The appellees were not barred by laches from contesting the account and claiming that the shares were the property of the estate. Charles never filed any account during the more than seven years he was administrator. It was his duty to file an account. G. L. (Ter. Ed.) c. 206, Section 1. Fletcher v. Fletcher, 191 Mass. 211 . Fay v. Fay, 299 Mass. 608 . Charles first contended that he owned the shares, but he later contended he was holding them as trustee for himself and his brothers and sisters. One of the appellees never received any income from the shares, as did some of her brothers and her sister, and the widow, who had received a few hundred dollars, did not know that it came from the
shares, if in fact it did. No duty rested upon the appellees to compel him to file an account although they could have sought an order to require him to do so. It may be that, as the appellants contend, some things must now go unexplained due to the death of Charles, but the heirs were entitled to an accounting and to receive their shares of the estate. In a case where the administrator neglected for ten years to file an account it was said: "The lapse of time during which he failed to do so [file an account] does not constitute a bar to the rights of the heirs." Argus v. Kokkorou, 308 Mass. 315 , 319. Patterson v. Pendexter, 259 Mass. 490 .
Item 21 of the account consisted of payments made on two notes which were described as having been indorsed by the intestate. One of these notes was not so indorsed and the accountants concede that they were not entitled to be credited with its payment. The other note, indorsed by the intestate, became due April 22, 1932. It was not shown to have been a liability of the estate when it was paid in November, 1936, more than four years after the administrator had given bond for the performance of his duties. G. L. (Ter. Ed.) c. 197, Section 9. Rosenblatt v. Foley, 252 Mass. 188 . Nochemson v. Aronson, 279 Mass. 278 . Consequently, there was no error in disallowing the entire item as it appeared on the face of the account.
During the hearing in the Probate Court counsel for the accountants stated that he had learned since the account was filed that the intestate was an indorser upon a note of John C. Rock which was due July 19, 1932, and which was eventually paid out of the account of Charles E. Rock at a Marlborough bank, but that it was not listed in the account. When the judge inquired why he should be concerned with a matter "outside of this account which is now before me," counsel replied "all right" and proceeded to discuss another matter. This note was subsequently referred to in the testimony but the references were no more than a mention of the note. The note was not produced at the hearing and the evidence did not establish when or by whom it was ultimately paid. We think it cannot be said that the judge and opposing counsel were wrong if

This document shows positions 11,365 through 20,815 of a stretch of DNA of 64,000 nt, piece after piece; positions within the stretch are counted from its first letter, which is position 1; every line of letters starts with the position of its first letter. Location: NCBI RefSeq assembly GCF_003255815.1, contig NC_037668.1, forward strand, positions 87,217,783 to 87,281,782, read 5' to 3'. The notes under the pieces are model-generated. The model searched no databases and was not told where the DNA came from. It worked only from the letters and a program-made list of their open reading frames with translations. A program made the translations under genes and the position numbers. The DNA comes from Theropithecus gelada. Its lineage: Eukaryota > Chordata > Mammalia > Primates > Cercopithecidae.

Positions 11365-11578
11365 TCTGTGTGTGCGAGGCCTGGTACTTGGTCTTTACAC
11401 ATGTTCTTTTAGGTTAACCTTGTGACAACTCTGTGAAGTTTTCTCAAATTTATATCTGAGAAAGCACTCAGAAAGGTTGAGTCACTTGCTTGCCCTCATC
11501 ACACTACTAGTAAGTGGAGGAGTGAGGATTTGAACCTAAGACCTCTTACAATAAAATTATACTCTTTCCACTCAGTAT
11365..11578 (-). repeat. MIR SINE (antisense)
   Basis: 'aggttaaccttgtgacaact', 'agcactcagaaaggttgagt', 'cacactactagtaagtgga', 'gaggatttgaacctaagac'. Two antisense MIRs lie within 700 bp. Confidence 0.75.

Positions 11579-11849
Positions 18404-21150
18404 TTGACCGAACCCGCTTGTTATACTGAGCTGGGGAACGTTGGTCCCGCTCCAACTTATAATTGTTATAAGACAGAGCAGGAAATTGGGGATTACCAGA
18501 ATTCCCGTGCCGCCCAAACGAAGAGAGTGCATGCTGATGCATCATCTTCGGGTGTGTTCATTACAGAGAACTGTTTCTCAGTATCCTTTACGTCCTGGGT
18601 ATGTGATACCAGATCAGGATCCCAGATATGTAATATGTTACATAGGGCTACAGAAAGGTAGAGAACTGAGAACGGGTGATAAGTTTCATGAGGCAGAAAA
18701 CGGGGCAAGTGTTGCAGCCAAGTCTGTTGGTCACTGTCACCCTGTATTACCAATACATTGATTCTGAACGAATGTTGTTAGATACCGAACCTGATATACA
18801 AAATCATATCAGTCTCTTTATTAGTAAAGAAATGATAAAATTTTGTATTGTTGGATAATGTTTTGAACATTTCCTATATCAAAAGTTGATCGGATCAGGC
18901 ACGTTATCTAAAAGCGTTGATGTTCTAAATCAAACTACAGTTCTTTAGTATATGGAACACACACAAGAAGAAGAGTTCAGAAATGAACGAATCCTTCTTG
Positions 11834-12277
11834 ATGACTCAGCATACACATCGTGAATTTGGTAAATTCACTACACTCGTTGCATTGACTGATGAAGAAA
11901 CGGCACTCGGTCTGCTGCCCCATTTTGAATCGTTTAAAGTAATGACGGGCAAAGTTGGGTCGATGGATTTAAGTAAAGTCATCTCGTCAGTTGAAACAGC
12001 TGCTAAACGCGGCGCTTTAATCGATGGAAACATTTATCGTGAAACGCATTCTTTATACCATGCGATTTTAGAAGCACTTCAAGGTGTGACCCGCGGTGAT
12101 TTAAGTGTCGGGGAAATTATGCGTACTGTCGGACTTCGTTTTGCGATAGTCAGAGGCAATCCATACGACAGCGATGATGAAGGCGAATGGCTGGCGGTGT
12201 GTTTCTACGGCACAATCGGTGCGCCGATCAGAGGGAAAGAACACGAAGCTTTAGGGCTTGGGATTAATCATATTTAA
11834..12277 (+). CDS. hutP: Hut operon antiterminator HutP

they understood that the payment of this note was not in issue and counsel for the accountants cannot fairly complain that the judge did not decide the matter when he acquiesced in the intimation of the judge that it was not an issue. Barker v. Loring, 177 Mass. 389 . O'Brien v. Boston Elevated Railway, 214 Mass. 277 . Clarke v. Massachusetts Title Ins. Co. 237 Mass. 155 . Commonwealth v. Pelletier, 264 Mass. 221 . Kolasinski v. Paczkowski, 307 Mass. 73 . Perhaps we ought to say that, if the matter were open, the evidence upon the record does not warrant a finding that the administrator has sustained the burden of showing that he discharged an existing liability of the estate. Wood v. Farwell, 195 Mass. 559 , 560. Gallagher v. Phinney, 284 Mass. 255 , 258.
The appellants filed in this court a motion to discharge the appeal, for the purpose of permitting the Probate Court to pass upon a motion to reopen the hearing for the introduction of newly discovered evidence. This evidence consists of two checks of Charles payable to his father, dated November 29, 1930, and June 13, 1931, for $3,000 and $1,100, respectively, and a deposit slip showing a deposit of $3,000 made by his father in the Marlborough bank on November 25, 1931, which came from a check drawn on a New York bank. The affidavits accompanying the motion do not show the purpose for which the checks were issued or that the amount of the deposit came from funds furnished by Charles. The two checks and the deposit slip standing alone or considered with the evidence already introduced do not seem of such force and effect that if they were admitted in evidence a different decision would have been reached by that court. It could hardly be expected that the Probate Court, in the exercise of sound judicial discretion, would allow the motion to reopen, which has no standing as a matter of substantive right. Clark v. McNeil, 246 Mass. 250 . Union Trust Co. of Springfield v. Magenis, 266 Mass. 363 . Union Trust Co. of Springfield v. Kittredge, 298 Mass. 515 .